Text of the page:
The Life Plan of a Courageous Man

Men! In western society today, we’ve typecast men as unable to be responsible, intelligent, or relationally healthy. Boys will be boys. Men just can’t control themselves. Girls rule. Boys drool. We aren’t doing our boys any favors by hold up this particular caricature. Equally dangerous is the other extreme, embraced in various generations of history in which men are domineering overlords of the weaker sex. Between and beyond these two models is the model of a godly man.

When David was turning the throne over to his son Solomon, he gave him this charge, “Take courage and be a man. Observe all the requirements of the Lord your God, and follow all his ways. Keep the decrees, commands, regulations, and laws written in the Law of Moses so that you will be successful in all you do and wherever you go.” (1 Kings 2:2-3 NLT)

This is the life plan of a godly man. Step up to your responsibilities. Take courage and rise to the occasion. Take ownership, in the sense of taking responsibility, for your life, your family, your workplace, your community, etc. Follow the example God has set. He loves unconditionally and lays down His life for His friends as well as His enemies. And live within the parameters of His Word and His wisdom.

The sure result of this kind of life is success – perhaps not the kind of success you seek, measured in dollars and trophies, but the kind of success that matters for eternity. So men, throw off culture’s assumptions. Take courage and be a man!

Winning the War Over the Flesh

There is a universal battle in the lives of believers between the flesh and the Spirit. We waver between doing what our fleshly instincts tell us to do and doing what God is telling us to do. This is a timeless battle.

As we look through the life of David, we’ve come to a spot in his life where I believe he was struggling greatly in this battle. Out of six chapters of 1 Samuel, we learn at least four lessons about what our flesh is prone to do. I want us to consider these as well as what God wants us to do as the winning alternative…

Continue reading Winning the War Over the Flesh

How God Prepares a Heart for Greatness

Samuel - Thinking

Samuel (our son) is now six days old as I write this, and we are already talking about what we’re going to do to prepare him for adulthood. That’s the goal – doing all we can as parents to help him grow up into a well-adjusted, independent, godly young man.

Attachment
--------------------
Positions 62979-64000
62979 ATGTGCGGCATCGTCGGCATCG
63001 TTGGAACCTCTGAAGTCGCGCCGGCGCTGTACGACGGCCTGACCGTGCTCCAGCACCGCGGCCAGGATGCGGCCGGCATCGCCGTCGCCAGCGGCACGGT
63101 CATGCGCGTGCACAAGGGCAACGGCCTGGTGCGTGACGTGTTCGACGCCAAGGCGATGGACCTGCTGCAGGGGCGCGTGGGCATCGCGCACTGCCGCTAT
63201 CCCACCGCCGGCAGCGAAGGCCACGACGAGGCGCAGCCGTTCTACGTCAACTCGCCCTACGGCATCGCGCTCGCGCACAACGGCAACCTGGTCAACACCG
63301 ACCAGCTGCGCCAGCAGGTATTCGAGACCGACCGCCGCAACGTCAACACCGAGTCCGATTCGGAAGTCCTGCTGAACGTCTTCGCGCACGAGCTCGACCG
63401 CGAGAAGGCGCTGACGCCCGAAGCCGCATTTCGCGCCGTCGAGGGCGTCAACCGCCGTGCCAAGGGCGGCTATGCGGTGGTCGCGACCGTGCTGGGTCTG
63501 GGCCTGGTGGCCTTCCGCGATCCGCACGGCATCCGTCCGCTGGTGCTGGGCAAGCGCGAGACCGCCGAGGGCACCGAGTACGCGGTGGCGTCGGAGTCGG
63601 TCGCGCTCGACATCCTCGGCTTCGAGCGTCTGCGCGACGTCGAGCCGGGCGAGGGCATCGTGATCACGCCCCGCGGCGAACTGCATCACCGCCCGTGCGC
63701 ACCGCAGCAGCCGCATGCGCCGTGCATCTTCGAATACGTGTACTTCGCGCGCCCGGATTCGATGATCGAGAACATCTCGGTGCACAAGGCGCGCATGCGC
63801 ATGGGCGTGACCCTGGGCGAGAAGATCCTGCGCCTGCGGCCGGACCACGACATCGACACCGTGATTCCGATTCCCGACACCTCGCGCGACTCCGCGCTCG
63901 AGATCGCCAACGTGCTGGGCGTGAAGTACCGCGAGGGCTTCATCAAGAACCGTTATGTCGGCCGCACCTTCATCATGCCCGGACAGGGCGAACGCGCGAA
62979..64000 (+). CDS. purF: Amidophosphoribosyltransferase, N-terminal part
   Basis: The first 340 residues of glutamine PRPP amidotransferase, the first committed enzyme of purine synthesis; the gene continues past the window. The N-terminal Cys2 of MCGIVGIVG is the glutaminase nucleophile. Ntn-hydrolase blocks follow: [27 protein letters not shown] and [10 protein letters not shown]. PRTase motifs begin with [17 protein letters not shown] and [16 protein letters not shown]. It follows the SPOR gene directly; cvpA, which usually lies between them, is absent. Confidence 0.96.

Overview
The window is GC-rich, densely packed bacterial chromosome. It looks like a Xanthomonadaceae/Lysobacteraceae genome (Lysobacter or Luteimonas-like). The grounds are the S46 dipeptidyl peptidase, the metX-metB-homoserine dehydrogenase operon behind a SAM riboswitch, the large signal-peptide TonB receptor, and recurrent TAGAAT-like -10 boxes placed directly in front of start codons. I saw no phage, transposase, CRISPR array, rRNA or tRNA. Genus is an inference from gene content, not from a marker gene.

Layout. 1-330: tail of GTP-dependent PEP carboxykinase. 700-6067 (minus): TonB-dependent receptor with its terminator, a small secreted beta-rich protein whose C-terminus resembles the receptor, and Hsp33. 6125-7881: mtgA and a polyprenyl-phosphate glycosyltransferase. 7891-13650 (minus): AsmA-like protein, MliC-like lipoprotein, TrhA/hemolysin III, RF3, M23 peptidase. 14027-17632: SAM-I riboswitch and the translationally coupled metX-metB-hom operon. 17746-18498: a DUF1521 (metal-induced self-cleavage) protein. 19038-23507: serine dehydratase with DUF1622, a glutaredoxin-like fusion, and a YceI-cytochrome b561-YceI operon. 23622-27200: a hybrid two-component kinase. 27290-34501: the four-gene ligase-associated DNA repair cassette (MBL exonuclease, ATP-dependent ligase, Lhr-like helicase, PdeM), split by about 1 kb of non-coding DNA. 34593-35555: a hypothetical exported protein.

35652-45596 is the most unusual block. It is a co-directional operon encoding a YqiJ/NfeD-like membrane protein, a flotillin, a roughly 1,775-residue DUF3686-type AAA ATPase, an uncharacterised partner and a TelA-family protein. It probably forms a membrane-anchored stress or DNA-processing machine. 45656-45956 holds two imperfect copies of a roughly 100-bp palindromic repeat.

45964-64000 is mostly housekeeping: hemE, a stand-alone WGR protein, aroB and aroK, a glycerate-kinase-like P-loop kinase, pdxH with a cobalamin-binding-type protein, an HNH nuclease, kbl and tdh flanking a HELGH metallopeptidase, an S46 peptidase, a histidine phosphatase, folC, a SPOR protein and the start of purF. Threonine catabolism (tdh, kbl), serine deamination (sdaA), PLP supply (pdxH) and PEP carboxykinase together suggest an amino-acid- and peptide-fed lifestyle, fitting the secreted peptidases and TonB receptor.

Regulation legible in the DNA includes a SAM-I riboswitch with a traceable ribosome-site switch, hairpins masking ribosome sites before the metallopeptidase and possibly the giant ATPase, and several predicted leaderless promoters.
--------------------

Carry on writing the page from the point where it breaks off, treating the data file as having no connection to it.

We’re already putting aside money in his college fund. We’ll teach him to drive someday. We’ll educate him, nurture him, feed him, and clothe him. We’ll seek out healthy relationships for him. All of this is an effort to prepare him for maturity and his final release into the world in which we live.

God, however, may strip all of that away in order to prepare his heart.

That may sound tough but think about this:

  • Joseph was born to the large and wealthy family of Jacob, a privileged and preferred son, only to be sold into slavery and forgotten in prison before finally ascending to greatness in Egypt.
  • Moses was reared in the home of Pharaoh, the most powerful man in the world at the time. He was trained in the finest schools and had access to the wealth and power of the world, but spent forty years raising sheep in the desert before leading God’s people to freedom.
  • Saul studied at the feet of Gamaliel, was trained as a Pharisee, a keeper of the law in every point. He was born to Roman citizenship and was ascending to power when Jesus blinded him. From then on, he counted all of his past privileges loss for the excellency of knowing Christ.
  • And David was anointed early by Samuel, spent his teen years leading great military campaigns and living in the palace with his best friend, Jonathan. He even married King Saul’s daughter and became a part of the royal family. Then… he lost it all and hid in a cave for his life.

God prepares the heart for greatness in mysterious ways belonging to His wisdom alone. His process of discipleship involves pain, loss, and suffering. This is the tough side of spiritual growth, but it’s God’s way of getting us ready for His ultimate purpose for our eternities.